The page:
Dice Percentages

The Active vs. Passive Debate Plays Out in the L.A. Times

Dice Percentages

Over the weekend, this article by Tom Petruno caught our attention. Overall, we commend him for penning a good summary of the current status of the ongoing battle between active and passive for the minds (and wallets) of investors, but there are a few points with which we take issue.

A large part of the article deals with the study recently put out by the Capital Group Companies, the corporate parent of American funds defending its long-held practice of active management in the face of $263 billion of withdrawals since September 2008, according to Morningstar. We recently published our own article about it that appears to have struck a chord with them, as their spokesman said, “The firm’s track record isn’t luck.”

Even more interesting than that, however, is the assertion by John Rekenthaler, Vice President of Research at Morningstar, that they (American Funds) are the only managers who could talk about active management with authority. Really? The only ones out of literally thousands! If that is true (which it may well be), then active management has come to a very sad state indeed. Rekentheler also repeated the increasingly common complaint that the active vs. passive debate “has been a very one-way debate.” Considering that actively managed funds control $4.6 trillion of investor funds compared to $2.8 trillion for passive, it is hard to see it as one-sided in favor of passive. A few minutes of CNBC should convince even the most skeptical observer that the active voice is alive and kicking (and sometimes screaming). We do agree with Morningstar’s Director of Research, Don Phillips, when he says, “There are a lot of foolish index funds out there.” One that comes to mind is the PowerShares Lux Nanotech ETF, which has delivered a -10.6% annualized return for the five years ending 9/30/2013, compared to a 10.7% annualized return for the overall U.S. stock market, according to Morningstar.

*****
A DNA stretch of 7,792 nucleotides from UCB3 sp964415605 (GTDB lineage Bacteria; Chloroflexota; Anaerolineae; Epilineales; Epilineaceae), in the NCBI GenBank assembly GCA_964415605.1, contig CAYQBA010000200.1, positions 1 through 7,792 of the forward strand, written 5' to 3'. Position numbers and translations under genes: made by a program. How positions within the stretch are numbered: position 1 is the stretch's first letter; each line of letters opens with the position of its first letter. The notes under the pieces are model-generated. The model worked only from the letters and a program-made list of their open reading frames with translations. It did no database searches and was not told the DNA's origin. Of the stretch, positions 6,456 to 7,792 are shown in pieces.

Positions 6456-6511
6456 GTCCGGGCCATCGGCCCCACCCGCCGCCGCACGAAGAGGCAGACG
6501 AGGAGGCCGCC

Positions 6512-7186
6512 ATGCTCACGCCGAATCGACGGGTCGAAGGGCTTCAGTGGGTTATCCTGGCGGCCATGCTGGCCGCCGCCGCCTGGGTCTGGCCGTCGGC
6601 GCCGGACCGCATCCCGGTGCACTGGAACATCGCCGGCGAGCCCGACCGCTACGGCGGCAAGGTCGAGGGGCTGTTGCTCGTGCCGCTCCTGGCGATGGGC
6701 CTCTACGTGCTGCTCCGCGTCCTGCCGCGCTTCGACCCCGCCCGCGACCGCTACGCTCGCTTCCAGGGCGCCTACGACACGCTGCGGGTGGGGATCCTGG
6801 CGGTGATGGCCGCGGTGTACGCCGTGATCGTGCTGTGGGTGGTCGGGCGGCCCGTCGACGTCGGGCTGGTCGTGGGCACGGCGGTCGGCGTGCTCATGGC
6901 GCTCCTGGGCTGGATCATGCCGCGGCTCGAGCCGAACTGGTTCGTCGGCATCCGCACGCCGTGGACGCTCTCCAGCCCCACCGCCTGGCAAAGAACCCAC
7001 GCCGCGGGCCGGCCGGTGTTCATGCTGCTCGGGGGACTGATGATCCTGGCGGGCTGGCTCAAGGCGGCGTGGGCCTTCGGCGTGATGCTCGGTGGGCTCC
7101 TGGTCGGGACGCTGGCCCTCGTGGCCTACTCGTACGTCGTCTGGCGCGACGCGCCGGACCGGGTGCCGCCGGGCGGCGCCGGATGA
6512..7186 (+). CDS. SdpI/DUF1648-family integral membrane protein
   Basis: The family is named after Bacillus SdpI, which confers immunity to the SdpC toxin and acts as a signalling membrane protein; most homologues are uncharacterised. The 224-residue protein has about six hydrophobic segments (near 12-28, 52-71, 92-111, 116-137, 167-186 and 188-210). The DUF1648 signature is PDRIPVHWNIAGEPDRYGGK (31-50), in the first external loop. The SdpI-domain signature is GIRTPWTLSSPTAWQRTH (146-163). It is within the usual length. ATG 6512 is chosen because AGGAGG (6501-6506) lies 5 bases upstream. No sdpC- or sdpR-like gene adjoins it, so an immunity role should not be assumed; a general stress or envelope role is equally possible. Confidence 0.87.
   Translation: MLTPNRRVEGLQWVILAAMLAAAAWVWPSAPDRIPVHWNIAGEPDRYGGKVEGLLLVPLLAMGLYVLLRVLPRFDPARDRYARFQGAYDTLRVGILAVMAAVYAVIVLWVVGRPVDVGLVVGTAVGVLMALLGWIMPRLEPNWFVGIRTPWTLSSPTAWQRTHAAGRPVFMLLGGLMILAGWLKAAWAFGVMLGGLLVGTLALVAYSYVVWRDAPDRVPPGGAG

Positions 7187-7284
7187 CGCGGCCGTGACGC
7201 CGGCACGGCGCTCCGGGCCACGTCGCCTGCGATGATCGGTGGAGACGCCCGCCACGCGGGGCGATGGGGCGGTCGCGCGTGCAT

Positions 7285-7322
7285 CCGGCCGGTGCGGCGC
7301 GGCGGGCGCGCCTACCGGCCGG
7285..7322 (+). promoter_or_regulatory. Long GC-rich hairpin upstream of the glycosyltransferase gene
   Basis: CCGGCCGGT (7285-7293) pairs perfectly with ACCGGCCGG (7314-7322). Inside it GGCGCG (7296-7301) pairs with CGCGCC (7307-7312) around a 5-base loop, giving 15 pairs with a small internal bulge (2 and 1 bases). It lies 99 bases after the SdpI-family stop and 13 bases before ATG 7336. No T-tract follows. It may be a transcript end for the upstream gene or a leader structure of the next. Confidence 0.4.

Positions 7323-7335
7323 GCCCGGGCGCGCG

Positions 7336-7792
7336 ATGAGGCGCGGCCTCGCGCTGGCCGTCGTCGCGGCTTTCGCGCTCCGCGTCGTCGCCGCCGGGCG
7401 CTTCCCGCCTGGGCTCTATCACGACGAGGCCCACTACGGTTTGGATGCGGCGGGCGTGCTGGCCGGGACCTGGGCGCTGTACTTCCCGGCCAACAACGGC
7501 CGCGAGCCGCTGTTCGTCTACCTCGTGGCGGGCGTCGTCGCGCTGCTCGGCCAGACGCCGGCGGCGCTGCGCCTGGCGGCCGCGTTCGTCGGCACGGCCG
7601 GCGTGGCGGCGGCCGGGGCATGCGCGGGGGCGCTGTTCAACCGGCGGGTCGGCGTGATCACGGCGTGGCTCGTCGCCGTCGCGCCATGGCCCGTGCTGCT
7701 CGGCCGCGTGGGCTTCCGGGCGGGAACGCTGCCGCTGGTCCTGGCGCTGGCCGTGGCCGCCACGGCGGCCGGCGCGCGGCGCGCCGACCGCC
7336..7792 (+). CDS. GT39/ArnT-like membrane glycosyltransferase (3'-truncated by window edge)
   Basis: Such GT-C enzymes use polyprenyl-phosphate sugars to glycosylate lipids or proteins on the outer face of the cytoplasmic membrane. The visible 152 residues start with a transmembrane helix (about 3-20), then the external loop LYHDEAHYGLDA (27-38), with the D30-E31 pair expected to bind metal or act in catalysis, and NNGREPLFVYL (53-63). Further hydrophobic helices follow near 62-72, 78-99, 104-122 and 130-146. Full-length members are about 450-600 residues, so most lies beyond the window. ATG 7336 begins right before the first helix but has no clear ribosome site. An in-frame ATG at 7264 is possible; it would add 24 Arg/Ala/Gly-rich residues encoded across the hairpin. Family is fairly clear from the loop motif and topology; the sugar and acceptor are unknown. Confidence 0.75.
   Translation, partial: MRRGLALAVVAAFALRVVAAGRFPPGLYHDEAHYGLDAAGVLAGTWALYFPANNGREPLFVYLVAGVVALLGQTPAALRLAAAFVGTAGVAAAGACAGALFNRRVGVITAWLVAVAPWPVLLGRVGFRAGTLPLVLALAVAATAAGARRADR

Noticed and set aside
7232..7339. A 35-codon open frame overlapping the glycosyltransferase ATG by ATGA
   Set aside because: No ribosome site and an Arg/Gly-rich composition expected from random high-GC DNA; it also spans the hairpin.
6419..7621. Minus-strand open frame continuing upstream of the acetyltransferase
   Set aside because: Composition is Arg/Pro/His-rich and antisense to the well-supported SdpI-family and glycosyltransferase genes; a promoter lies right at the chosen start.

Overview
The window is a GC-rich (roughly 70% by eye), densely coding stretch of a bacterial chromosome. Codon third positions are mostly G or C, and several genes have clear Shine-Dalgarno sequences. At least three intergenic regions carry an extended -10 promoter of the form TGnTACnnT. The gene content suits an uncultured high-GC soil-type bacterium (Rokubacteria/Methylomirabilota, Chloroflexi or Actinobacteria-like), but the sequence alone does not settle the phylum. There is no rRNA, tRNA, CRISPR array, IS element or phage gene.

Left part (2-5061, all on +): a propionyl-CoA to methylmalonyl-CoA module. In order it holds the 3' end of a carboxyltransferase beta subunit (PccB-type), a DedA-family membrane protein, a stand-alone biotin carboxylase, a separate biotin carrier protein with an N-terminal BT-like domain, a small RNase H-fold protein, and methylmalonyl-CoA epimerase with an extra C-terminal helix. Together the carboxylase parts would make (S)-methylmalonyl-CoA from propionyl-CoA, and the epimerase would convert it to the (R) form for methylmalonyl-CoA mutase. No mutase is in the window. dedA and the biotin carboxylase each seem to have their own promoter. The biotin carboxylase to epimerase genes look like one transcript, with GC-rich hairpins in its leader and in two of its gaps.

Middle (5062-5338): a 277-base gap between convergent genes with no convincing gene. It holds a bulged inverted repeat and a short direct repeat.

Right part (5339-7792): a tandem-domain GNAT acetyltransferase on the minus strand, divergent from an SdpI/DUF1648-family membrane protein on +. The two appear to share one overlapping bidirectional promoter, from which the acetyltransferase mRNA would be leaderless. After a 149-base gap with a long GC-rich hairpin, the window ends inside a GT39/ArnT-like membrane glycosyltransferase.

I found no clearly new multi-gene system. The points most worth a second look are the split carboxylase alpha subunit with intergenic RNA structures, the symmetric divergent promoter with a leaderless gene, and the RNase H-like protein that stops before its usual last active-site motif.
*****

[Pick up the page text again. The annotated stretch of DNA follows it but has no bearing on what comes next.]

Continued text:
Returning to the L.A. Times article, one recommendation that we would consider ill-advised is the following: “Consider active funds in asset categories where managers historically have had a better chance of outperforming the index.” The author cites emerging markets as an asset class where 43% of funds beat their index for the five years ending 6/30/2013, according to data supplied by Morningstar. However, when we look at the numbers from the Standard and Poors Index versus Active Funds Scorecard (SPIVA) which account for survivorship, we see only 25.5% rather than 43%.


 The case for going active in emerging markets is further weakened by the fact that over the last fifteen years (as of 9/30/2013), two of the funds in the top 5% of all emerging markets funds (according to Morningstar) have been DFEVX (DFA Emerging Markets Value) and DEMSX (DFA Emerging Markets Small Cap). Neither one of these funds makes any attempt to identify under-valued securities or to limit losses by holding cash in anticipation of a bear market. Instead, each fund buys all the securities that meet a set of criteria related to size and value and holds them until they no longer meet the criteria. The high returns captured by these funds have come as compensation for bearing not just the risks of emerging markets but the risks of small cap and value stocks as well. As we found in our own analysis of SPIVA, there really is no magical asset class where active is assured of beating passive. Among the four general asset classes, the numbers are as follows:


In answer to the proponents of active management who claim that it shines for mid-cap and small-cap stocks, the table below shows this not to be the case:


While the article does a service by mentioning the supreme importance of asset allocation, the author could have taken it a step further by discussing the importance of tilting towards compensated risk factors and how the “outperformance” of actively managed funds is often explained by nothing more than poor benchmarking. Overall, we think Mr. Petruno did a fine job in illuminating this complex topic, and we look forward to reading his future articles.